Brown v. Board and the Civil Rights Movement

Fifty-one years ago this month, the U.S. Supreme Court issued the landmark Brown v. the Board of Education ruling, clearing the way for the eventual desegregation of the nation’s schools. But, the transition was far from easy, according to Michael Klarman, a professor of history at the University of Virginia and the author of From Jim Crow to Civil Rights: The Supreme Court and the Struggle for Racial Equality.” On May 9, Klarman spoke at the Jefferson-Madison Regional Library on Market Street as part of UVa’s Engaging the Mind series.

“Take Back the Media” – A C-Ville Talks event

Who owns the media? Does media ownership affect how Americans are informed about the issues of the day? Which news sources can you trust to seek out the truth in an age when the conduits of information are controlled by so few companies?

On May 9, 2005, C-Ville Weekly assembled a group of independent journalists and media activists for a panel discussion called “Take Back the Media.” Jonathan Rintels is with the Center for Creative Voices in the Media, an organization that’s leading a campaign to create a Media Bill of Rights. Robert O’Neil is the founding director of the Thomas Jefferson Center for the Protection of Free Expression, the organization that hands out the annual Muzzle Awards. Roxanne Cooper is the sales director for the Association of Alternative Newsweeklies, and also runs a blog called Rox Populi. Jessica Coen is the editor of, a hotspot for NYC-based pop culture and media gossip. And the moderator is syndicated cartoonist Jen Sorenson, whose Slowpoke runs in C-Ville Weekly every Tuesday.

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Sissy Spacek: An Evening of Expression

In May 2005, writer and radio essayist Janis Jaquith interviewed Academy Award-winning actress Sissy Spacek at CharlottesvilleGuv,!v,,us Paramount Theater. The event was the kickoff of the successful campaign to raise the funds for the construction of The Community Chalkboard and Podium: A Monument to the First Amendment. The monument was dedicated in Charlottesville in April, 2006.

Public Forum: Globalization and Inequality

We hear so much about globalization that it’s become just another word that many Americans tune out as soon as they hear it uttered.

Yet, many political scientists have serious concerns about how globalization affects the lives of Americans and people around the world. There’s a laundry list of developments that affect every human being including: the effects of an international economy on wealth for some and poverty for others, the threat of international terrorism, global pollution, to name just a few.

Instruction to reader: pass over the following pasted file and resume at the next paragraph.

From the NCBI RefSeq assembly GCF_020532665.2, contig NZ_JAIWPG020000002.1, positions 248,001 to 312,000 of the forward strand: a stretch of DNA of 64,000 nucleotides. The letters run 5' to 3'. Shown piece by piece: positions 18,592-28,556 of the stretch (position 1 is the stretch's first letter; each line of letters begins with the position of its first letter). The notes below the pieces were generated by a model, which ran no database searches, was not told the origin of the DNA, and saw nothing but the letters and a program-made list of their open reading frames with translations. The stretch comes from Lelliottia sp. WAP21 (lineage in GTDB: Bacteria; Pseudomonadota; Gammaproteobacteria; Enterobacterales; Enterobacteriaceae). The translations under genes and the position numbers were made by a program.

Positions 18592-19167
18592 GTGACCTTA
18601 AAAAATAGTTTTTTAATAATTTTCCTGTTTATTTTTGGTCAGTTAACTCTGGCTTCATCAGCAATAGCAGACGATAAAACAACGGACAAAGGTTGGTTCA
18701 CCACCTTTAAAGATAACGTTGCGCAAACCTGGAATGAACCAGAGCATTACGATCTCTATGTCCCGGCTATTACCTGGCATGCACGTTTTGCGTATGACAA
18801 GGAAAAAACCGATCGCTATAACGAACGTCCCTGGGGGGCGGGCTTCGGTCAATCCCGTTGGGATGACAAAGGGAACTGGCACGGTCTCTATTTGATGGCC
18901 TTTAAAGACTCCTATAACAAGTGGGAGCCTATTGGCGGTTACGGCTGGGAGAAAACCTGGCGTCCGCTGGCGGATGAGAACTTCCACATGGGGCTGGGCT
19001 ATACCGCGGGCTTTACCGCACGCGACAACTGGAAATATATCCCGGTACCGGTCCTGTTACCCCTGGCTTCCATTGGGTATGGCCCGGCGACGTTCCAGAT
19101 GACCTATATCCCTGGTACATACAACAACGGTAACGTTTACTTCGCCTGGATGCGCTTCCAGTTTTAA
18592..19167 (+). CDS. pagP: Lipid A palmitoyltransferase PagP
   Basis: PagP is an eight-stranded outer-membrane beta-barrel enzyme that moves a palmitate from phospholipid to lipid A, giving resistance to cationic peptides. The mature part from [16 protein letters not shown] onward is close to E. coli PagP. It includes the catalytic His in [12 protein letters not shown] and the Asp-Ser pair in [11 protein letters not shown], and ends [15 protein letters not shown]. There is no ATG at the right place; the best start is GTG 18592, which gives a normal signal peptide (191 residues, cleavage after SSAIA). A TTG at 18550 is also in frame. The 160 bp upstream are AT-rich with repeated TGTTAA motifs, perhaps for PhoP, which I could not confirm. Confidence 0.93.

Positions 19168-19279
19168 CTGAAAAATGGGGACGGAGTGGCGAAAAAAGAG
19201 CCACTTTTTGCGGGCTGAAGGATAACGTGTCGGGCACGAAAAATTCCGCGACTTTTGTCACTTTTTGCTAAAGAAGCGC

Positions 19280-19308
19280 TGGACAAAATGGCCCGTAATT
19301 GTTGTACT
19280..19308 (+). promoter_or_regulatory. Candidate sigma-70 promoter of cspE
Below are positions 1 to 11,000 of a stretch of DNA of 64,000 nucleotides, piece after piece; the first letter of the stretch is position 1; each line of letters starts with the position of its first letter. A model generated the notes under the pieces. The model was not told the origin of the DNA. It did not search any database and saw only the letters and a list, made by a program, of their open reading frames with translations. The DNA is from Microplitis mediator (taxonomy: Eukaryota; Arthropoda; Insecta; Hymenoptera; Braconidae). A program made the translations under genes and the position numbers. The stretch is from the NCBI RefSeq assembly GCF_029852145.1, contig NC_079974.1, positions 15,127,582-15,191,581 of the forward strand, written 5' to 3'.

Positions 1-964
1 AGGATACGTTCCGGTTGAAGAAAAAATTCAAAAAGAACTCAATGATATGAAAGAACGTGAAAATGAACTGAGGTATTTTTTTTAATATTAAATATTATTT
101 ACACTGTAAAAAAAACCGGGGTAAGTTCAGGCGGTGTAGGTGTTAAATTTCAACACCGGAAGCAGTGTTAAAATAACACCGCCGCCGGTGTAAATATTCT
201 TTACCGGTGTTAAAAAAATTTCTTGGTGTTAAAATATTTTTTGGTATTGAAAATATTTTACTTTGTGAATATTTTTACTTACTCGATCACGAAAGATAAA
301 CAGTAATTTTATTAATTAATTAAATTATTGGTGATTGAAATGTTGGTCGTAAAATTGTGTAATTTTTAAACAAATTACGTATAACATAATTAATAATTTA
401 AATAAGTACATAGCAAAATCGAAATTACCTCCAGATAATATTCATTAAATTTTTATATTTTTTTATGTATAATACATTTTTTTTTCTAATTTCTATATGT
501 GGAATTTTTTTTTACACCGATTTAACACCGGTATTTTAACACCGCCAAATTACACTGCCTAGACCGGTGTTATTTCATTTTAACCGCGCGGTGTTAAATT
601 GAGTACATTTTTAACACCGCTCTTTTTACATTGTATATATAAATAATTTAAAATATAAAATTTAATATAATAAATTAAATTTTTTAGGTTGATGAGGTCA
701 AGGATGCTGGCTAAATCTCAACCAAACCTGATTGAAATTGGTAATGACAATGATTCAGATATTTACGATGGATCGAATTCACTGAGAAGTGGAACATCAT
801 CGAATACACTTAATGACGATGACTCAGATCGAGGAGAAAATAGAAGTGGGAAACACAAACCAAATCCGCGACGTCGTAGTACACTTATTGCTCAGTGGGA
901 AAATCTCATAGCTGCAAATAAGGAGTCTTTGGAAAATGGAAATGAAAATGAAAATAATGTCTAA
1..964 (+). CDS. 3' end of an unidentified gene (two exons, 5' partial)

Four political scientists from across the country met in UVa’s Minor Hall on April 21, 2005, for a public forum called “Inequality and Difference in Developing Societies: How do Recent Trends Affect Americans?”

The panel includes Susanne Rudolph of the University of Chicago, Evelyne Huber of the University of North Carolina, and Valerie Bunce of Cornell University. This forum last 67 minutes, and is moderated by U-V-A political scientist John Echeverri-Gent.

Engaging the Mind: Chris Holstege Lecture on Bioterror

How prepared is Virginia to deal with a possible biological or chemical attack from terrorists?

That’s just one of the questions that Doctor Chris Holstege spends his time trying to answer. Holstege is the director of medical toxicology at the University of Virginia, and an assistant professor of emergency medicine. He’s also the medical director of the Blue Ridge Poison Center.

Since the terrorist attacks of September 11, health and public safety departments across the country have struggled to come up with a response plan for what to do, and what NOT to do, in the event of a bioterror incident.

Holstege spoke at Woodberry Forest School in Orange on April 14th, 2005, as part of UVa’s Engaging the Mind series. This forty-minute lecture gives an overview of some of the possible biological and chemical agents that have been used as weapons in the past, as well as a basic rundown on what officials have learned from previous biological attacks.

PUBLIC HEARING pilot program

This 27 minute documentary pilot is an experiment in raw reporting from the February 17 meeting of the Nuclear Regulatory Commission. The idea for the show is to send one producer or reporter into a public hearing where a controversial issue is up for discussion. The producer talks with the people who attend, and these interviews are not reduced to soundbites, making for a much longer story, but one that better represents the complexities of the issues at hand.

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For background: Dominion Power currently has no official plans before the NRC to build the reactors, but have filed for an early site permit to clear the first hurdles should they decide to proceed. Opponents of nuclear energy say the process is rigged in favor of nuclear power, which they claim is dangerous and financially reckless.

Please comment and let us know what you think about the sound quality and the public affairs quality of the report.